Hensmend History, Family Crest & Coats of Arms
The founding heritage of the Hensmend family is in the Anglo-Saxon culture that once dominated in Britain. The name Hensmend comes from when one of the family worked as a groom, squire, or page. The surname Hensmend is derived from the Old English words hengest, which means stallion, and mann, which means groom or servant. The latter word acquired its meaning of squire or page of honor in later times, in other words "an attendant upon a nobleman or personage of high distinction." 
Early Origins of the Hensmend family
The surname Hensmend was first found in Northamptonshire near Seagrove, where they held a family seat from very early times.
Early History of the Hensmend family
This web page shows only a small excerpt of our Hensmend research. Another 50 words (4 lines of text) covering the years 1592, 1675, 1592, 1669, 1739, 1669, 1684, 1691, 1694 and 1702 are included under the topic Early Hensmend History in all our PDF Extended History products and printed products wherever possible.
Hensmend Spelling Variations
The first dictionaries that appeared in the last few hundred years did much to standardize the English language. Before that time, spelling variations in names were a common occurrence. The language was changing, incorporating pieces of other languages, and the spelling of names changed with it. Hensmend has been spelled many different ways, including Henchman, Hensman, Hinxman, Hinchman, Hincksman and many more.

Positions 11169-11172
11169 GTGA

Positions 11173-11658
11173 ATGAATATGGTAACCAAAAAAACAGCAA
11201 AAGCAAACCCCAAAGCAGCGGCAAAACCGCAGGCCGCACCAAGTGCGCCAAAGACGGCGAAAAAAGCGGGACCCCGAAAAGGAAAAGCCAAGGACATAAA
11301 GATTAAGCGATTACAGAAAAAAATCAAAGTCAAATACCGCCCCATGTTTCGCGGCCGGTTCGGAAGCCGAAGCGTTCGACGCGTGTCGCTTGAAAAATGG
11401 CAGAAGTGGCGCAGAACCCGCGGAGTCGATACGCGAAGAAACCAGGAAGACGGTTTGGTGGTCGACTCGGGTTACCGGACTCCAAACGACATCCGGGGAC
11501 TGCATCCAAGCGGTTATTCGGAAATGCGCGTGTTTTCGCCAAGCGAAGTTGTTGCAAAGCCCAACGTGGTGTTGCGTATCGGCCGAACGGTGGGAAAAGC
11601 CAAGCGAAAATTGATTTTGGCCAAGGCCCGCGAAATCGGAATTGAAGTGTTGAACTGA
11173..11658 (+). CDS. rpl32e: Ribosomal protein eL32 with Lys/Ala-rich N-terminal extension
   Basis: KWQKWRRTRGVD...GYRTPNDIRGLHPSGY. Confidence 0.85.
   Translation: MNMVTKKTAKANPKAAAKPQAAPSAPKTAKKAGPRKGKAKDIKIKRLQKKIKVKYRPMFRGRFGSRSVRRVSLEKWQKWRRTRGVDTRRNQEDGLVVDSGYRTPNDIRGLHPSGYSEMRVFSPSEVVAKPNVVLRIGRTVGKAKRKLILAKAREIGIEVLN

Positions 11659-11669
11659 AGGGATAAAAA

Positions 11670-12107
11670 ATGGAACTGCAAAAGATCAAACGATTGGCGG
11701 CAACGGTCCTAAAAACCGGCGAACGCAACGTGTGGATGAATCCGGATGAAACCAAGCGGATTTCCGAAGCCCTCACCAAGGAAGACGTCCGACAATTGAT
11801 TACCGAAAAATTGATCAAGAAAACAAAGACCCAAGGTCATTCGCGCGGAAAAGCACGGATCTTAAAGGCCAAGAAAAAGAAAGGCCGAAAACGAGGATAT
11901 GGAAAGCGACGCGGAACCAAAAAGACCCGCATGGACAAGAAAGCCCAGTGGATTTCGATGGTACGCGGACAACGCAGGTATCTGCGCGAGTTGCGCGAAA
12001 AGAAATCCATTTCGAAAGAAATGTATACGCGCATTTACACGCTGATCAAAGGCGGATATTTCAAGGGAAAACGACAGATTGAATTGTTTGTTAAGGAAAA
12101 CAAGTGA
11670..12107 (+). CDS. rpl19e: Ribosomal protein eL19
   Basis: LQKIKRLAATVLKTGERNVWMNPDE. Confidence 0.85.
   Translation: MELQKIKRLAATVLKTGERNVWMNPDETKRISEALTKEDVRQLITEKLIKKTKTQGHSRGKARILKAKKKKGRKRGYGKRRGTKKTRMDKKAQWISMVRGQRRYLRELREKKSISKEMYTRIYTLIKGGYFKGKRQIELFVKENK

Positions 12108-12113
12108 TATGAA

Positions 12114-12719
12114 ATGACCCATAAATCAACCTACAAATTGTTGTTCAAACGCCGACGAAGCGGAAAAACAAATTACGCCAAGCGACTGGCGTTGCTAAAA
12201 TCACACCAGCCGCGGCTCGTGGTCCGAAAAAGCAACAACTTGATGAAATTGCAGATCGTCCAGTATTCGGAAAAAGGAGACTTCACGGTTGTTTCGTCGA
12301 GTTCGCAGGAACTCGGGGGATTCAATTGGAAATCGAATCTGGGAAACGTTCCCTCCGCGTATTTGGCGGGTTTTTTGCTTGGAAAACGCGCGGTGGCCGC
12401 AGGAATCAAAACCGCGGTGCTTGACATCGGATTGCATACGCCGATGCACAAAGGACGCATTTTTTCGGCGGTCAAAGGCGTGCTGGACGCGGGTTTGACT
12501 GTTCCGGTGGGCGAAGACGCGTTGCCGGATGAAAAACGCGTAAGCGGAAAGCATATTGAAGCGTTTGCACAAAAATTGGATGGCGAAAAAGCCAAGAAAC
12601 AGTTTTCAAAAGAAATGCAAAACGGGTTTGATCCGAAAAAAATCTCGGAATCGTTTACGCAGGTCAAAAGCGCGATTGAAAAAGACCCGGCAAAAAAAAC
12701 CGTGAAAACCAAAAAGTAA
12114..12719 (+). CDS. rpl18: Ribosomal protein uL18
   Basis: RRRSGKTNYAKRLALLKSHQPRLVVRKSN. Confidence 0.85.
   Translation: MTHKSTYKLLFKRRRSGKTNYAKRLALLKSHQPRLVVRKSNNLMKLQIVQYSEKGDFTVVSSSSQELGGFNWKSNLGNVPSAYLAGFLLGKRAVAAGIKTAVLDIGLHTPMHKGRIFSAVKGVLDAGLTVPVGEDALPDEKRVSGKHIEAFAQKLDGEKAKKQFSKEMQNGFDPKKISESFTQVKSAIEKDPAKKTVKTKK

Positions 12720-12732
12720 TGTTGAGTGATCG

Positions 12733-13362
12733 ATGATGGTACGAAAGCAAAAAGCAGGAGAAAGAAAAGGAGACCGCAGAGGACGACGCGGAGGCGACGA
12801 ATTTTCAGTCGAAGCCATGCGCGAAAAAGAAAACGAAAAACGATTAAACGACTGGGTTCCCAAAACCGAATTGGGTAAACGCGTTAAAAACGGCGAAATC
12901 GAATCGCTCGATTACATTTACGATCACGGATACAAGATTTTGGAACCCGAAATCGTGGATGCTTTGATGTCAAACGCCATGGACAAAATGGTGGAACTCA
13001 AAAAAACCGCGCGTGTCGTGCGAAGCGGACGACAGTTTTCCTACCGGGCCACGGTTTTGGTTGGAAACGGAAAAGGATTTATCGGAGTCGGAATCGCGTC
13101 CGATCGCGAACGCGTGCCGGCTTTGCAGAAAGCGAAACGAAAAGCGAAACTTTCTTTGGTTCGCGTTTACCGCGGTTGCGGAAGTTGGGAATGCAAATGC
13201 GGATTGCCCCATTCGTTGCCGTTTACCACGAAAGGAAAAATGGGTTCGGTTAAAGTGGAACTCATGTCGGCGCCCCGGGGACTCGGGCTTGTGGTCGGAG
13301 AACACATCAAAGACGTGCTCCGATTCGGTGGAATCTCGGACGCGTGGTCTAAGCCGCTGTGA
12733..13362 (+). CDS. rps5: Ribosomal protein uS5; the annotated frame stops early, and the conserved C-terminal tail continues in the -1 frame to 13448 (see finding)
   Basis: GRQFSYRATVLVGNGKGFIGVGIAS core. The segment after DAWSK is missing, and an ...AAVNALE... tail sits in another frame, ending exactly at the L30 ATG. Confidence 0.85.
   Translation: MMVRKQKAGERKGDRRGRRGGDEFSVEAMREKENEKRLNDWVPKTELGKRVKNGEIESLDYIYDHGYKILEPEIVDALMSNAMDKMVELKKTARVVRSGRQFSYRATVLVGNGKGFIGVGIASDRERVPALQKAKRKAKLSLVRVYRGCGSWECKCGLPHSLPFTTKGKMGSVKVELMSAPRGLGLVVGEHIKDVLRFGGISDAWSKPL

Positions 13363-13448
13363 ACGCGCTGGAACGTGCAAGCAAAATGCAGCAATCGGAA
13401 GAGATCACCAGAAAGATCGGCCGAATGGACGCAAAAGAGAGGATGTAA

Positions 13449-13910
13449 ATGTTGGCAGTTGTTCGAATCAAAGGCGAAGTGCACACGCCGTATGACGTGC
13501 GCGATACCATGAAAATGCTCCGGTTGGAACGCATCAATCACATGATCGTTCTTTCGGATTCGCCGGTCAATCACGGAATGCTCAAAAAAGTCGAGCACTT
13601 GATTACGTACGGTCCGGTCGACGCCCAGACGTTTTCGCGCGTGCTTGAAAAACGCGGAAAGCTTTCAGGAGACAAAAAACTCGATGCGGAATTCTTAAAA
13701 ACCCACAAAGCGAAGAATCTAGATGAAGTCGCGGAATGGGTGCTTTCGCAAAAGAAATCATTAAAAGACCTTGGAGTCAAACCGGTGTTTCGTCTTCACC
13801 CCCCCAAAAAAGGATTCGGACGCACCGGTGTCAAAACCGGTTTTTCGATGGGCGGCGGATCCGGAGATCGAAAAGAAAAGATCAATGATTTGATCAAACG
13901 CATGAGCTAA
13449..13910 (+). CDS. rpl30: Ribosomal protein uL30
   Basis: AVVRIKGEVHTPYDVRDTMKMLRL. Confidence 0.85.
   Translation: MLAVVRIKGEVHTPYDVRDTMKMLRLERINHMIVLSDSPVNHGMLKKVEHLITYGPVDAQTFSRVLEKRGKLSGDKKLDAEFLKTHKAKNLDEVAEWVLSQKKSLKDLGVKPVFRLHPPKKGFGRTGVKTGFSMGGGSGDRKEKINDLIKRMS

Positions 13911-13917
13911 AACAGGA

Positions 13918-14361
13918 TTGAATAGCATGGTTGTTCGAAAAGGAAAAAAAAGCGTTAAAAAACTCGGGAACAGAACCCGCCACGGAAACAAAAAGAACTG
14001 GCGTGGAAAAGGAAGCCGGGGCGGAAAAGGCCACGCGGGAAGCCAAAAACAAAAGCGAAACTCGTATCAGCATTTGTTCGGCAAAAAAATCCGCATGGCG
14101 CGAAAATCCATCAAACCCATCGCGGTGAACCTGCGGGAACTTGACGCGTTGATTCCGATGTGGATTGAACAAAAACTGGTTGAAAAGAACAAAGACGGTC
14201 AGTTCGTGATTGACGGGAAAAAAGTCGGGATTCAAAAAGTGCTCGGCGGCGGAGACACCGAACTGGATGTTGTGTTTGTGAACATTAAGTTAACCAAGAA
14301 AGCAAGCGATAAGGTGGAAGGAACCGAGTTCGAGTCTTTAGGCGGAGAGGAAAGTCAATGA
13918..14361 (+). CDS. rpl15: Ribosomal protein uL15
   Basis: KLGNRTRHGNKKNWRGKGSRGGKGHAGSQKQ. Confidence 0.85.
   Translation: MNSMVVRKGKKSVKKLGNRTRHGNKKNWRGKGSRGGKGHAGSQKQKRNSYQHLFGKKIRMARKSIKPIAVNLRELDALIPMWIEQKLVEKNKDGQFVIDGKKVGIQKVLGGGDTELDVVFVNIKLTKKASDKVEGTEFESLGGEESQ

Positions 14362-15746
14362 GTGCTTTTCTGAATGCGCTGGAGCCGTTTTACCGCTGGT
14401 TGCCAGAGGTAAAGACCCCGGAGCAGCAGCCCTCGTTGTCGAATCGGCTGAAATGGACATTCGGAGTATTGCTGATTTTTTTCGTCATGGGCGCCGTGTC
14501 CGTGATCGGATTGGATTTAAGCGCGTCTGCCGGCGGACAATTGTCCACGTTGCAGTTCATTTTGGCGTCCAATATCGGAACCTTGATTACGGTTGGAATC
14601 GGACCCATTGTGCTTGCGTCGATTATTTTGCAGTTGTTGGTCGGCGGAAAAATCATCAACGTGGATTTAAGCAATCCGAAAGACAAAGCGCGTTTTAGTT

Early Notables of the Hensmend family (pre 1700)
Distinguished members of the family include Humphrey Henchman (1592-1675), who was Bishop of Salisbury and later of London. He was "the third son of Thomas Henchman, skinner, of the city of London, by his wife Anne Griffiths, daughter of Robert Griffiths of Carnarvon, was born at Barton Seagrove, Northamptonshire, in the house of Owen Owens, the rector of the parish, whose wife...
Migration of the Hensmend family
Thousands of English families in this era began to emigrate the New World in search of land and freedom from religious and political persecution. Although the passage was expensive and the ships were dark, crowded, and unsafe, those who made the voyage safely were rewarded with opportunities unavailable to them in their homeland. Research into passenger and immigration lists has revealed some of the very first Hensmends to arrive in North America: Daniel Henchman, who sailed to Boston, Massachusetts in 1635; Richard Hensman, who came to Barbados in 1664; Anne Hinxman who came to Maryland in 1677.